Just for fun, I signed up for WordPress University’s “Writing: Intro to Poetry.” Of course, if you’re expecting me to follow the lessons like an obedient little student, writing, as the first assignment suggests, a “haiku about water,” then you don’t know me at all. Poke around this blog a bit…
In all fairness, it’s been a while since I wrote any poetry at all (limericks don’t count, my Bonny Anapest!) so it never hurts to ease on in before throwing caution to the wind and consorting with villanelles.
The first poem has nothing to do with water (sorry, WordPress U.) and neither is Haiku. “Mats and Markers” is a short tribute to days – and days – gone by, when once we chose the prettiest of autumn leaves to iron between haphazardly cut sheets of waxed paper to use as placemats.
The cynic in me whispers, “Yes, little placemats full of death and dying…” My son might roll his eyes, having raked yesterday’s yard and watching his car shed dried leaves for a full mile at 40mph on the way to lunch today. But by all means, let’s write a poem about it.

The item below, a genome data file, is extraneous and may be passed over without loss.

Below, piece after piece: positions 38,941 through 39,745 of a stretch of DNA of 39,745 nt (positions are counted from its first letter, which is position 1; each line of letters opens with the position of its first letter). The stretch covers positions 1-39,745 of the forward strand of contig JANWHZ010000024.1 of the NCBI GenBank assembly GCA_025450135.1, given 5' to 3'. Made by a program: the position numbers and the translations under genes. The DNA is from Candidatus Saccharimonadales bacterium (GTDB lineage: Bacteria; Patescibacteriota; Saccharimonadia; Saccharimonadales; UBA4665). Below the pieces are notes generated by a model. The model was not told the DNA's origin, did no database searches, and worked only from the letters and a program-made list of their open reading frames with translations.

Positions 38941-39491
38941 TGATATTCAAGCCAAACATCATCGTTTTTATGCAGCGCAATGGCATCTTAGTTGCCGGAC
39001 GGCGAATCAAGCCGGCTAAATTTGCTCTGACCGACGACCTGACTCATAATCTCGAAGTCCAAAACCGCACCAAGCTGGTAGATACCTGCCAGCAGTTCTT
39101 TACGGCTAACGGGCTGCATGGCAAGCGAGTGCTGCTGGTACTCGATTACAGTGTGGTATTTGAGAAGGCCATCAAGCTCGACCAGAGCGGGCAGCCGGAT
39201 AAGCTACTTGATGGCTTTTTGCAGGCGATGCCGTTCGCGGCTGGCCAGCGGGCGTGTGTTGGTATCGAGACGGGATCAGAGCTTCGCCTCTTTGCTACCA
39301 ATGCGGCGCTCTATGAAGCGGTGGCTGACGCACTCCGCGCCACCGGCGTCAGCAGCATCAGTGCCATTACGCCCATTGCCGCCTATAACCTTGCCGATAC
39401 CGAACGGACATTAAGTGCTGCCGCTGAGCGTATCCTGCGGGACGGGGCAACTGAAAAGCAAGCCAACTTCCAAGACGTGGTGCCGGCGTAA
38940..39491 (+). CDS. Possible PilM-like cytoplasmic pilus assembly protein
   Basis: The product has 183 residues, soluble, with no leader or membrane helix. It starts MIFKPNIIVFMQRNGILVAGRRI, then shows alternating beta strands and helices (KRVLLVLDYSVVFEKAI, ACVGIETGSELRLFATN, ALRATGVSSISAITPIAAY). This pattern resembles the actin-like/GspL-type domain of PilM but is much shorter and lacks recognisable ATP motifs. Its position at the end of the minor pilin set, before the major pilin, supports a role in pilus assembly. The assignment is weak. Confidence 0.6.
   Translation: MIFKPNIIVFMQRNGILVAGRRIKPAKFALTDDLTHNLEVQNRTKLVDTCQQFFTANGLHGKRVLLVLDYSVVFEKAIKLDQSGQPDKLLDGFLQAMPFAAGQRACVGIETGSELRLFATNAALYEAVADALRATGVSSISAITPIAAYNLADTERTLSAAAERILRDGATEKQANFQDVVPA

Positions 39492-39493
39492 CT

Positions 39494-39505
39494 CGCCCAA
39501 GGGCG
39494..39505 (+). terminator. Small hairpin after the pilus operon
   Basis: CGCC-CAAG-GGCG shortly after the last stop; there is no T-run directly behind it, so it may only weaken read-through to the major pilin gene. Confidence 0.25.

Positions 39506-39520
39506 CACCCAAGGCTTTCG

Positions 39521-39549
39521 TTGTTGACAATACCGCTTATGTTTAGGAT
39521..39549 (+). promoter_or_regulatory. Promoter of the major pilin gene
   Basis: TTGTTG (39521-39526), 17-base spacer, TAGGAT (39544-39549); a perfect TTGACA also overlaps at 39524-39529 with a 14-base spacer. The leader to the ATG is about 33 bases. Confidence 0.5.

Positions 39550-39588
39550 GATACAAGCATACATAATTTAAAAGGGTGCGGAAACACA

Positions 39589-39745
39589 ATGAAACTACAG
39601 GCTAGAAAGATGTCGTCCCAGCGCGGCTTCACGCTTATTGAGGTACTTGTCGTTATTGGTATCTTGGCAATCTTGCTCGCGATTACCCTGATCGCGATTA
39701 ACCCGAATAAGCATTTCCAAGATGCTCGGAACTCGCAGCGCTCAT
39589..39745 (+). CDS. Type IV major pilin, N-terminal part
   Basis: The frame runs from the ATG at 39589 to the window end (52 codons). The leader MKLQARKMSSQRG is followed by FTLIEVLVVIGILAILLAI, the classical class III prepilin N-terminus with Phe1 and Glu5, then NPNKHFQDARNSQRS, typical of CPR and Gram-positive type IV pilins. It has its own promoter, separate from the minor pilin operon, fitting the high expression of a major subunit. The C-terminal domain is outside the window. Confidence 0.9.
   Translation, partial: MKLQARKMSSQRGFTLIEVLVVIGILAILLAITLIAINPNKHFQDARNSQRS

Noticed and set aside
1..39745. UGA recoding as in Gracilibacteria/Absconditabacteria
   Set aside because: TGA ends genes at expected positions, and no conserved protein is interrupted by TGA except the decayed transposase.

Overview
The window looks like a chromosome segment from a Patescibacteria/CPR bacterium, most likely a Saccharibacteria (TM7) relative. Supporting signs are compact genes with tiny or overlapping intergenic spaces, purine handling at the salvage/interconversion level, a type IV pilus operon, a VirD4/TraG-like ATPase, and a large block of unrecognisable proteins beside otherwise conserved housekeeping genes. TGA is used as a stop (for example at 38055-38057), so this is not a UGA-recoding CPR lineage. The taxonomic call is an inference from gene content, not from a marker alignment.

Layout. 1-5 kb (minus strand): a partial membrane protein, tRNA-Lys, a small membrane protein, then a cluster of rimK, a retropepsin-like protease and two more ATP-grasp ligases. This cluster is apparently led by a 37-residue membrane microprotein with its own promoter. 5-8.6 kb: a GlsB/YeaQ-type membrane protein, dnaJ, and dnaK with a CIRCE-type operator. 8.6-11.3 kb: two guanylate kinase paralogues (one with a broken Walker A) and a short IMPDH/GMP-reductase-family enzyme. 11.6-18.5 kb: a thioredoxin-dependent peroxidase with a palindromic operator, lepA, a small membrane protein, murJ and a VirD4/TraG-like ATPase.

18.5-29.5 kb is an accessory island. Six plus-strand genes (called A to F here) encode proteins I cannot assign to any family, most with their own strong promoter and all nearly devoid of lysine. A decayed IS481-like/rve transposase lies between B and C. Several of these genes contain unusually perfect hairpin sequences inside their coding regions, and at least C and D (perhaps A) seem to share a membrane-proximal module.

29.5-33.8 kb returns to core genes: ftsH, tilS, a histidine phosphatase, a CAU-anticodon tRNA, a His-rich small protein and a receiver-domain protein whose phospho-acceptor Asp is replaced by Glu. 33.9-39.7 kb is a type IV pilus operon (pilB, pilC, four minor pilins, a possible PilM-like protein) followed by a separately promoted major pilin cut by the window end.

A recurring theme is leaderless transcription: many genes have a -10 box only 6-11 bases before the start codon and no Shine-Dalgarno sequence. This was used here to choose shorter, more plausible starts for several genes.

* * *
Mats and Markers
At once, the leaves of autumn fell;
They flew and danced, then came to rest.
We raked them up, and saved the best.
Then, pressed between waxed paper sheaves
we preserved these red, gold, auburn leaves –
warm reminders, when winter grieves.
* * *
You may, by now, have figured out that I have a love-hate relationship with poetry – born of cautionary verses memorized from Beastly Boys and Ghastly Girls and seasoned with the Bard’s wry, pentametric iambs. Now and then, I can even manage to play it straight and write serious poetry. Not necessarily good poetry, but poems written with a straight face and appropriate poetic gravitas.
* * *
“Niagara” was inspired, not only by water (happy now, WordPress U?), but by a visit to the tunnels behind the Horseshoe Falls, once, when several young men who appeared to be students at a private school walked slowly through, singing Gregorian chants. It sent a thrill up my spine to hear them against the backdrop of a roaring curtain of water. I took a few liberties and changed the tune, but the event imagined as I wrote it, and the emotions inspired by the majesty of the falls, were real enough.
* * *
Its downward rush impels the soul – “Take flight!”
Do not dwell on sharp-clawed, bitter rocks,
That lie beneath the roaring, thunderous
Tonnes: “A trap, unwary, hopeful Fools –
Upward, upward, always upward fly!”
Sonorous tenor voices ring out bright
Against unyielding stone. Slick and dark –
Tenebrous tunnels cold with clinging mist;
Soft, “Gaudeamus igitur,” then,
Triumphant: “Iuvenes dum sumus.”
Life rings out from the catacombs
As sunlight parts the rushing veil.
et Pereant osores.
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